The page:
There’s still one thought that haunts me though and makes it hard to sleep at night.

I never found out what they did with the broken Game Boy, the camera and printer. I pray to God every night that the damned thing made its way into some kind of trash compactor or is tangled with the plastic floating in the ocean. I fear that they still wanted it to have use, and donated it, or sold it for parts. And someone, somewhere is repairing it and putting in new paper. And they will see what it was trying to print of me.

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Mr. Scott

October 4, 2015 at 12:00 AM
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“You may commence, Chief Inspector.”

The two constables started to write down notes as I began, my sweating forehead reflecting the bright shine of the desk lamp despite the harsh cold temperature. A notebook with a cheap webcam was recording our talk.

“We were called the September 29th, Dundee division. John, Pamela and I. It was nine or ten, did not bother about the exact time then. The matter occurred on the northern coast less than half an hour from Dundee, in East Haven. Pamela remained in the car when we arrived, and the locals sought John and me.

“’’Tis on the shore, Mr. Scott’, a young guy said without even introducing himself. That was how that weird fellow named people whom he assumed were from Scotland Yard. I guessed. ‘Ol’ O’Brien went on fishin’ and was found… lying on the shore, bloodied all over.’

“He kept avoiding our questions about his identity and occupation, you know. ‘We will dae talk ‘bout it later, Mr. Scott’. ‘You must see this first, Mr. Scott’.

“‘How many hours since this?’ I asked the mannie and his two odd-looking companions. Other than scared faces looking at us behind windows, the town was quiet dead. ‘Since the body was found’.

“He looked down to his early century’s cell phone. ‘Mustn’t be naw more than two, Mr. Scott. ‘Tis ten and twenty – it ‘as found ‘round nine’, so the body was still fresh, I assumed. Less than two hours since death. One might expect just mild rigor mortis in the jawbone and nothing much else. Given that it was a cold night despite it was autumn, we could not rely on body temperature to be more precise on the time of decease.”

“But you were wrong, weren’t you? According to what you told everyone so far.”

“Aye. Bloody fucking wrong, Mr. Constable. As John, myself, the Mr. Scott guy and his two folks arrived at the dark shore of East Haven, we found what used to be the so-called ‘Old O’Brien’. Conventional forensics would be useless.”

I took a moment to get rid of the tension brought with those disturbing memories. I felt sick.

“You all right, Chief Inspector?”

I just answered it by asking for a Mayfair. It is one of the best cheap brands one can buy here, under the Union Jack colours.

“Well. When we found the body, it was lying on the sand, about one metre from the water itself. Eviscerated. Scratch marks all over his bloody abdomen, shredded open. Half of his intestine had been cut off, his liver apparently… gnawed. His four lowermost ribs, both right and left, fractured in many points. No signs of pancreas. His blood drained or whatever fuck happened. Well, hell. Do you wish me to continue this?”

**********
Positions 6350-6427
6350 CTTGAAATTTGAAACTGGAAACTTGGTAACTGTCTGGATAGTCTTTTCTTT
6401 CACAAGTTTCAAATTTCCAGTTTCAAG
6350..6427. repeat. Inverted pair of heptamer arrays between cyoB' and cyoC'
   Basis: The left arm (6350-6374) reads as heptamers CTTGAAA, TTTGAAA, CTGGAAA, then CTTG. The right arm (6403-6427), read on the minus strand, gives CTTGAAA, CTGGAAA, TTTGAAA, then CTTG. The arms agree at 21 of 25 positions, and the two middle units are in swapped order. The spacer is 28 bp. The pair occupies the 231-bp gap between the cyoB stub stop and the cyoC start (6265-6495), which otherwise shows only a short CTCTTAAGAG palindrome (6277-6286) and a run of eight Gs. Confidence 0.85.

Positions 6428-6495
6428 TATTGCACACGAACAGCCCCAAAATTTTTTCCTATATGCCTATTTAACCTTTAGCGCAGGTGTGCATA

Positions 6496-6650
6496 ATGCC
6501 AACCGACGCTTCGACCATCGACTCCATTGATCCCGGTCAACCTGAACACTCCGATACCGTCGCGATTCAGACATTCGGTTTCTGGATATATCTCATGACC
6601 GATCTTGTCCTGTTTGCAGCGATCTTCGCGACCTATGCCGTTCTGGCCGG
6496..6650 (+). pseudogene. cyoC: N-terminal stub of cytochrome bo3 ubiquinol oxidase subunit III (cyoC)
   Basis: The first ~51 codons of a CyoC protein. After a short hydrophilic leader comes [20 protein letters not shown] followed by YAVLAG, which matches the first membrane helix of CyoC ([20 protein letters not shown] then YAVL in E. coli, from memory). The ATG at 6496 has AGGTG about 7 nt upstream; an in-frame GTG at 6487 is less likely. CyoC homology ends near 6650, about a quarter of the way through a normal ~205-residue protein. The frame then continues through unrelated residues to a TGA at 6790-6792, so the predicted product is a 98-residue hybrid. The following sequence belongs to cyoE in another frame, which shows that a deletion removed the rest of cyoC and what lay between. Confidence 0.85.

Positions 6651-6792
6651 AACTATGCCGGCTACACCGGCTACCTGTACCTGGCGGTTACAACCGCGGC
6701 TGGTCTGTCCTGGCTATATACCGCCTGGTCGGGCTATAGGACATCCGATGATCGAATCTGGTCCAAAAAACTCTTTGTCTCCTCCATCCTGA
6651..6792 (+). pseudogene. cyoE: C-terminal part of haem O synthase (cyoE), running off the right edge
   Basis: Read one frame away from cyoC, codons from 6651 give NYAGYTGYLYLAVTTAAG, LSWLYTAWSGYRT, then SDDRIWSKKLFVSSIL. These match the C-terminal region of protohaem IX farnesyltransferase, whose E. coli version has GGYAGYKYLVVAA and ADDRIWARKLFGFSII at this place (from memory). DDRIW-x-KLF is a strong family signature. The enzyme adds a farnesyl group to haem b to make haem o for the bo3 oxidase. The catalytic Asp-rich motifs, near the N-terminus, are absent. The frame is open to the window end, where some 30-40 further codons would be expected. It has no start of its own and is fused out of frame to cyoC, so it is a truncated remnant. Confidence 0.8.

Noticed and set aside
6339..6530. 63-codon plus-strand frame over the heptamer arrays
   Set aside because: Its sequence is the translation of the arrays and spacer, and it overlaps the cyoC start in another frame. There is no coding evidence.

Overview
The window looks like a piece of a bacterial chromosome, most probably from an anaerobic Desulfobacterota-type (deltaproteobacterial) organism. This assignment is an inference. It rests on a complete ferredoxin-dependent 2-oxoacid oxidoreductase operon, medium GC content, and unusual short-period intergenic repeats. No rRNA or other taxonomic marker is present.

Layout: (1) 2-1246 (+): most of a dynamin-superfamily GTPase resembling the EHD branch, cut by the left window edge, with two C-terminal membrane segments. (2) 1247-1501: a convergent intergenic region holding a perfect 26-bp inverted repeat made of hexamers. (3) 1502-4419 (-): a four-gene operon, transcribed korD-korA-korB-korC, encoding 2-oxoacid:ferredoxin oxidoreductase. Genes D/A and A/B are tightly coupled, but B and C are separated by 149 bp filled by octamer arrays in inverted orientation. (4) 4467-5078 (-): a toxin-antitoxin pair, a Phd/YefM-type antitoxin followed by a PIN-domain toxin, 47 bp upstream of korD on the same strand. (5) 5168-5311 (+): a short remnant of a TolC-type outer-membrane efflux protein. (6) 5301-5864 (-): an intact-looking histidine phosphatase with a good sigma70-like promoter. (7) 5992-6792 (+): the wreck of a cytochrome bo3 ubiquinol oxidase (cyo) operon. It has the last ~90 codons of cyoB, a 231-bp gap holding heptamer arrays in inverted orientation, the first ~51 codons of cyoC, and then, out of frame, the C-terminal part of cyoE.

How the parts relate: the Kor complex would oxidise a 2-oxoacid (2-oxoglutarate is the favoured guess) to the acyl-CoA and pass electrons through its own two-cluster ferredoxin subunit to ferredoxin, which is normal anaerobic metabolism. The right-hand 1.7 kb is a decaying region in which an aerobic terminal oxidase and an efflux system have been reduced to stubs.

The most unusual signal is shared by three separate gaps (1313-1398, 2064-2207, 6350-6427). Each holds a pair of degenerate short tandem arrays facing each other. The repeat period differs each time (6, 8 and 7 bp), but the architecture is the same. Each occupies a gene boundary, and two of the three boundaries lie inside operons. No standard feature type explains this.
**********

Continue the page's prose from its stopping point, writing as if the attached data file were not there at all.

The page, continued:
“There were any other signs on the body?”

“Beside the fact it was chewed by a sea hellish hound or something of the sort?”

“You may calm down, Chief Inspector.”

“Don’t tell me to fucking calm down” and I threw the cigarette on the floor. “Just don’t, lad. I have seen murders, rapes, dismemberments, and I can assure you as hell that it was nothing of the sort. That old demon was eaten.”

There was a mortal silence along the next seconds, their young and inexperienced faces in a tempest of both futile restraint and fear.

“There was not any other signs on the body, Mr. Constable. That I can also assure you. There were not even blood steps or anything that could lead us to any other location. Clueless at its definition. No murder weapon, no other cloth scraps, you can name it, and I will tell you it was not there. As if the thing had just popped, disappeared. I spent the rest of the night analysing that massacre. Besides, no one has reportedly witnessed the scene. The awkward guy, we found out be named Gilles, and his radgees found the corpse, as they told us, more than an hour after the murder probably occurred. ”

“And what else, Mr. Raynaud?”

“And what else… there was his boat. You know, O’Brien’s. A wooden two-metre boat, old engine motor attached to its back. It was lying just next to the corpse. There was a huge net, made for catching I don’t know, what kind of damn fish they expect to catch on that shore, and it was heavily blood-stained.”

One of the boys grabbed the forensic report regarding the bloodstains from that night, September 29th. “It matches only James O’Brien’s blood.”


“Nothing on the sand around the scene?”

“It was a windy night. Sand was unreliable.”

“And what else from that night?”

“Besides our frustration? Nothing else. The whole town woke in panic. Local media pictured the event as black magic, given that it wasn’t found any person whose grudge against O’Brien could fill such a murder motive. So, eight in the morning, our cell phones ringing every ten minutes from the central, we came back to Dundee. Wrote the papers and, at least myself, could not sleep for two days.”

“And care to state what have you done during these two days?”

“I do.”

He remained silent.

“You probably want to know about the next incident. That would be more, dunno, useful.”